A crucial part of modern life, steel is indispensable for construction, infrastructure, machinery and household goods, but it also has a massive carbon footprint. According to a position paper by the World Steel Association, 1.83 t of CO2 on average were emitted for every t of steel produced in 2017. “The steel industry generates between 7 and 9% of direct emissions from the global use of fossil fuel.” As part of the efforts to drastically reduce CO2 emissions from steel production, various technologies are being developed and tested. Hydrogen is increasingly seen as a viable alternative for facilitating the energy transition. The EU-funded H2Future project aims at discovering new methods for energy supply and paving the way for gradual decarbonisation of steel production. It has launched a pilot plant in Linz, Austria, for generating green hydrogen from renewable electricity. The plant has a capacity of 6 MW and can generate 1 200 m3 of green hydrogen, as noted in a joint press release on the website of project partner voestalpine. The press release adds that the project is “an important milestone for the industrial application of electrolysis as a cornerstone for future industrial applications in the steel industry, in refineries, the manufacture of fertilizers, and other industrial sectors requiring large volumes of hydrogen. It creates the basis for future projects on an industrial scale.”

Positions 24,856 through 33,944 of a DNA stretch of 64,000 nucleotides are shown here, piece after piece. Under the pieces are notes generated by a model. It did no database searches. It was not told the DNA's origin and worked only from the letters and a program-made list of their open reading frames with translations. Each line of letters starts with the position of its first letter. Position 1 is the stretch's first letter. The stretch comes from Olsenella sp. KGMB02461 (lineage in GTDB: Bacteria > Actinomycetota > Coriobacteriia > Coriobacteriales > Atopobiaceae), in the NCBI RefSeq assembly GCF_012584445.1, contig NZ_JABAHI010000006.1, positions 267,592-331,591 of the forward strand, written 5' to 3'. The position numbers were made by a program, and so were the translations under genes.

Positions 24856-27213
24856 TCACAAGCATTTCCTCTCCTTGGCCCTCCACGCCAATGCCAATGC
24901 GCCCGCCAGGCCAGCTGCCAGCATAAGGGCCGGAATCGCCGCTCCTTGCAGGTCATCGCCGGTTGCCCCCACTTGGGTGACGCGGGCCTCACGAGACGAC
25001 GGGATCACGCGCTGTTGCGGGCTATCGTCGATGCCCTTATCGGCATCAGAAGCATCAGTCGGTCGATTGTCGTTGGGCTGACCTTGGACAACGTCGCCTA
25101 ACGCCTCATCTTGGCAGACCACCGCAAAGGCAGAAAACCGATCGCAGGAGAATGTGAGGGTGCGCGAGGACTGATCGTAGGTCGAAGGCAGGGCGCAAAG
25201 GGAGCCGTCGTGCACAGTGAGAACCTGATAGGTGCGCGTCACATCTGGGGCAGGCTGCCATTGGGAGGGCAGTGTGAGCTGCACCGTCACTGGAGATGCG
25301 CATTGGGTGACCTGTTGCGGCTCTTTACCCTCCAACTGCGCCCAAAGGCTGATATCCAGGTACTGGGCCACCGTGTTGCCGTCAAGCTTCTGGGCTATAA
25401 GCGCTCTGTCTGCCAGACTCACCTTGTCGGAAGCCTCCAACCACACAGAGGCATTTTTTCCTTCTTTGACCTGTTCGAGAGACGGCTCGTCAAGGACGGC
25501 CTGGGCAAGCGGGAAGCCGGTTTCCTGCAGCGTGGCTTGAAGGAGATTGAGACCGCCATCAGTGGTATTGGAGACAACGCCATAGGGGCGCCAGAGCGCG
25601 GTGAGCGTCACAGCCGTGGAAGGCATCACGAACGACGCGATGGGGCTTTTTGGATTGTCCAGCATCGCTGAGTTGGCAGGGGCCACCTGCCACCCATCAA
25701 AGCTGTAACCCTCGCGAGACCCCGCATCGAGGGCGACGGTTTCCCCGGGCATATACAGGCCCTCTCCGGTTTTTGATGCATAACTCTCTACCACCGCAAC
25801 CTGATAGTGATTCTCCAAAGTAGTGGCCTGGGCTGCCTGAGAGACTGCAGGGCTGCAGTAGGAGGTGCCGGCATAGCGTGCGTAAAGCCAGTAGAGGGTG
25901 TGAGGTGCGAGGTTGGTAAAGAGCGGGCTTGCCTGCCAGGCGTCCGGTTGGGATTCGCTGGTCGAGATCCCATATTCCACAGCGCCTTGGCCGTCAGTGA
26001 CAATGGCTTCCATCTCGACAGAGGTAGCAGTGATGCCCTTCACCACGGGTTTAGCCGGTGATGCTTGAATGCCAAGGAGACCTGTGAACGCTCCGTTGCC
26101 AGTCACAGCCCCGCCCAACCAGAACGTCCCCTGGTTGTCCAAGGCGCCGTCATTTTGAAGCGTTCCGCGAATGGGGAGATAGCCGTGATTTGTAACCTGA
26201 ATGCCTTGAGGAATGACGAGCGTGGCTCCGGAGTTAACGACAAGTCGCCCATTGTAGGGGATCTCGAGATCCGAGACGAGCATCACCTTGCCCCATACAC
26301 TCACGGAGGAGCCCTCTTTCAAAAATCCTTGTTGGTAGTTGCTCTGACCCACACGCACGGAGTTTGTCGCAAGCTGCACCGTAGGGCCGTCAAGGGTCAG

Balancing out volatile electricity
In addition to being deployed in the steelmaking process at the Linz site, hydrogen use as a storage medium will be tested to help balance fluctuations in the power grid that result from volatility in electricity generation from renewable energy sources. The general idea would be to use excess renewable energy to generate hydrogen when demand is low, and use the stored hydrogen to supplement renewables when demand is high. Wolfgang Anzengruber, CEO of project coordinator VERBUND, says: “Hydrogen is green, i.e. CO2-neutral, when produced using electricity generated from renewables. It allows us to store intermittent and volatile supplies of electricity generated from renewables such as wind and sun, allowing them to be better utilized.”
How does it work?
The basic technology behind the new plant is electrolysis, in which water is split into hydrogen and oxygen using an electric current. The project website explains the process: “PEM technology works using a proton-exchange membrane as the electrolyte. This membrane has a special property: It is permeable to protons but not to gases like hydrogen and oxygen. This means that in a PEM-based electrolyzer the membrane acts as electrolyte and as a separator to prevent mixing of the gas products.” It also notes that testing this “technology on an industrial scale (6 MW) and simulating rapid load changes in electricity generated from renewable energy sources and from electric arc furnace steelmaking (grid balancing) are the key elements of this European flagship project.” Project partners emphasise that although still relatively young, PEM technology has strong potential for applications in various areas like industry and transport, including freight and rail transport. “Furthermore, responsive electrolysers can be used to provision power grids, offering services for increasingly overloaded transmission networks,” the press release adds. The ongoing H2Future (HYDROGEN MEETING FUTURE NEEDS OF LOW CARBON MANUFACTURING VALUE CHAINS) project will end in mid-2021. For more information, please see: H2Future project website